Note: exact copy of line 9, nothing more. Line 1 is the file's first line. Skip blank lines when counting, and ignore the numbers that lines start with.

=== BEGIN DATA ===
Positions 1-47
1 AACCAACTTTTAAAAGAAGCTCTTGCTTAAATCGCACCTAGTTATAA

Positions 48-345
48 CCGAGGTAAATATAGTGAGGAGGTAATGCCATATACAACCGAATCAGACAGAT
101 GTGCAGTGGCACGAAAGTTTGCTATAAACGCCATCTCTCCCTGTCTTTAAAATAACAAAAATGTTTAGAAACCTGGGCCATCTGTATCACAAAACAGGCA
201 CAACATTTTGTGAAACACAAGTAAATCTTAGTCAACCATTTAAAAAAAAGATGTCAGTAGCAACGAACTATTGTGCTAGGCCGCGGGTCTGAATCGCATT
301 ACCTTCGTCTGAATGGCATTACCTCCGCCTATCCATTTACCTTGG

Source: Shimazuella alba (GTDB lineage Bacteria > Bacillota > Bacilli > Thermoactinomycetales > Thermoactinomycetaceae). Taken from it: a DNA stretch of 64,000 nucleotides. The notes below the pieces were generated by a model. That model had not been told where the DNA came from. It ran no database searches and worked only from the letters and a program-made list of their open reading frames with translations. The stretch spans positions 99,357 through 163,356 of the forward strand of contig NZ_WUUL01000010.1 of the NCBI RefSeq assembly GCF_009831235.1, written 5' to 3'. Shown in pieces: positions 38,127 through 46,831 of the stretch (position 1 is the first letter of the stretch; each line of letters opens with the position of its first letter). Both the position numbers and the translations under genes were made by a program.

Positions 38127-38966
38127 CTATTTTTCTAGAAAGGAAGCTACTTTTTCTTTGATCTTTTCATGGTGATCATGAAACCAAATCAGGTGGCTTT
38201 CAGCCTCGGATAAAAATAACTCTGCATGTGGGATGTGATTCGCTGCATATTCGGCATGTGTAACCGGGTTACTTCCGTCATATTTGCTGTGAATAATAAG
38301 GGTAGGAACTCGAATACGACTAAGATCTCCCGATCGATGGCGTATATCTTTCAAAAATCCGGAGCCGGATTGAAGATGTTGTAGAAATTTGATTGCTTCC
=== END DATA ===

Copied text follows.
Positions 38127-38966